Ventilator-dependent premature infants are often treated with dexamethasone. Several trials showed that steroids while improve pulmonary compliance and facilitate extubation, some treated infants may have adverse effects, such as alterations of growth curves. We conducted this retrospective study to evaluate the effects of steroids on mechanical ventilation, oxygen therapy, hospital length stay and mortality, in ventilator-dependent infants with bronchopulmonary dysplasia (BPD) (defined as the need of oxygen supplementation at 28 days of life). Twenty-six newborns with BPD were evaluated during 9 -- 42 days postpartum (mean = 31 days) and were divided into two groups: Group I - 14 newborns that did not receive dexamethasone, and Group II - 12 newborns that received dexamethasone at 14 --21 days of life. Dexamethasone was given at a dose of 0.25 mg per kilogram of body weight twice daily intravenously for 3 days, after which the dose was tapered. RESULTS: There were no statistically significant differences in the mean length of mechanical ventilation (Group I - 37 days, Group II - 35 days); oxygen supplementation (Group I - 16 days, Group II - 29 days); hospital stay (Group I - 72 days, Group II - 113 days); mortality (Group I - 35.7%, Group II - 41.6%). At birth, Group II was lighter (BW: Group I - 1154 grams ± 302, Group II - 791 grams ± 165; p < 0.05) and smaller (height: Group I - 37.22 cm ± 3.3, Group II - 33.5 ± 2.4; p< 0.05) than Group I. At 40 weeks, there were no statistically significant differences between groups in relation to anthropometric measurements. CONCLUSIONS: The use of corticosteroids in bronchopulmonary dysplasic infants may influence the somatic growth during its use. However, after its suspension, a recovery seems to occur, suggesting that its influence could be transitory.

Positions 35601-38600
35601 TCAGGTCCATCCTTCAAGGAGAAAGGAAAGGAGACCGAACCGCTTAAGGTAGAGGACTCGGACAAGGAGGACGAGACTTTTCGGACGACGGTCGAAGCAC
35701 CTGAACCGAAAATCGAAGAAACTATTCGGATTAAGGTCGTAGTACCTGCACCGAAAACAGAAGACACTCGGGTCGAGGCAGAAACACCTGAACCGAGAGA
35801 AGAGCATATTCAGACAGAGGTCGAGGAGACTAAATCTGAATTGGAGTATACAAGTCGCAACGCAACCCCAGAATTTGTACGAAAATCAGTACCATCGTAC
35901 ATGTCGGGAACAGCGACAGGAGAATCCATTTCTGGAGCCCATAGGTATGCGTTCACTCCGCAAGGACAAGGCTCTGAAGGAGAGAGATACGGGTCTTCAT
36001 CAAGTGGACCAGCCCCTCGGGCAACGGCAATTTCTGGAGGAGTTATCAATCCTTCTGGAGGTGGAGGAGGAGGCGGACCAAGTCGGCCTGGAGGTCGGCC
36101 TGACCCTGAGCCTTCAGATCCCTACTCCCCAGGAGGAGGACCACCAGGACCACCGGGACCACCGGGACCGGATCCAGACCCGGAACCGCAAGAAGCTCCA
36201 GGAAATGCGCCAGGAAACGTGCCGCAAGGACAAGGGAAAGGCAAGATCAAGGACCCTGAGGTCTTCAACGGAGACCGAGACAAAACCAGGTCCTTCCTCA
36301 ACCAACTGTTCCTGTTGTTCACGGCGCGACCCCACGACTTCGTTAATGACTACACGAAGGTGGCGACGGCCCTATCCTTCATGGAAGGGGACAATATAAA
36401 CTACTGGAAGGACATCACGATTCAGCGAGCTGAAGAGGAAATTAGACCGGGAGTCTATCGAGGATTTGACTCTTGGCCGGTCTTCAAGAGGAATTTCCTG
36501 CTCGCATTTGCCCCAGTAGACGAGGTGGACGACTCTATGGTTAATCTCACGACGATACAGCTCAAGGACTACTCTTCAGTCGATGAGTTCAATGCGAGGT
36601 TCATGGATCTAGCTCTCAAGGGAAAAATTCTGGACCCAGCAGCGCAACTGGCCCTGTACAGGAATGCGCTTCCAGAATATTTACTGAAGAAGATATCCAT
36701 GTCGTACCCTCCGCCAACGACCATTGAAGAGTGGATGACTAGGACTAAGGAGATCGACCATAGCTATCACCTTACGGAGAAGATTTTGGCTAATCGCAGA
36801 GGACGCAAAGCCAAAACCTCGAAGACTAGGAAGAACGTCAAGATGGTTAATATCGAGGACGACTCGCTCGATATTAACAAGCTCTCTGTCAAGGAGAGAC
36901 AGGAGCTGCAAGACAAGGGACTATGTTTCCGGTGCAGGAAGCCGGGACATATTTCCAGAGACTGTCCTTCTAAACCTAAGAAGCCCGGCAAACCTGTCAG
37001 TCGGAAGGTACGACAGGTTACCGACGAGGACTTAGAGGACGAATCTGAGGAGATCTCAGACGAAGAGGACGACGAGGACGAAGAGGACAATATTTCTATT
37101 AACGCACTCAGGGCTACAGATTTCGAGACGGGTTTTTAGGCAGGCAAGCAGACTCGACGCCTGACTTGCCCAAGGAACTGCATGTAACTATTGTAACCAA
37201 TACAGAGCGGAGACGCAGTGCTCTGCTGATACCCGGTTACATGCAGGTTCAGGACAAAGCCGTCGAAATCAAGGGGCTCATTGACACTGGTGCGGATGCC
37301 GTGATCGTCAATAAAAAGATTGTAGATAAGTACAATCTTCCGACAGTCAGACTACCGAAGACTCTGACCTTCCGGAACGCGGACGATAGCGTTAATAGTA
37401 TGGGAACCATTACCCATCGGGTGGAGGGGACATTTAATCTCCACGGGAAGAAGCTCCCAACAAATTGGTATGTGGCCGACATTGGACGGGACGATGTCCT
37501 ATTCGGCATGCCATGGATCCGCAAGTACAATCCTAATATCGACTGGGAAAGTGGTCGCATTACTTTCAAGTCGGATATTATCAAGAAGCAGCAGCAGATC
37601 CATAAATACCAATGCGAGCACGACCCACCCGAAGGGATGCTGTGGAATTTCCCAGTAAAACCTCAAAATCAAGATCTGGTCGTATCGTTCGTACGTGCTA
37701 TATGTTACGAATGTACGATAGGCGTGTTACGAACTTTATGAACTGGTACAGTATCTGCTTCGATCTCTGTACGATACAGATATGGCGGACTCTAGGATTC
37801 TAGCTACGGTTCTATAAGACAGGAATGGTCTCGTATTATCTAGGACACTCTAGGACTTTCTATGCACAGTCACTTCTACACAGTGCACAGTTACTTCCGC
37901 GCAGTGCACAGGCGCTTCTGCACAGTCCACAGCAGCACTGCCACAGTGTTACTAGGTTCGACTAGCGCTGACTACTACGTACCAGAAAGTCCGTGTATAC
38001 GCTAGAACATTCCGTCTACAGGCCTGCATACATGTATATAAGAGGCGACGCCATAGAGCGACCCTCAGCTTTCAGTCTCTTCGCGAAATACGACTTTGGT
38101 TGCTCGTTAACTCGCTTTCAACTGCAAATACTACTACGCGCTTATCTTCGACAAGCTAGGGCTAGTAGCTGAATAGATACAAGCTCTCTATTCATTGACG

Dexamethasone therapy; Bronchopulmonary dysplasia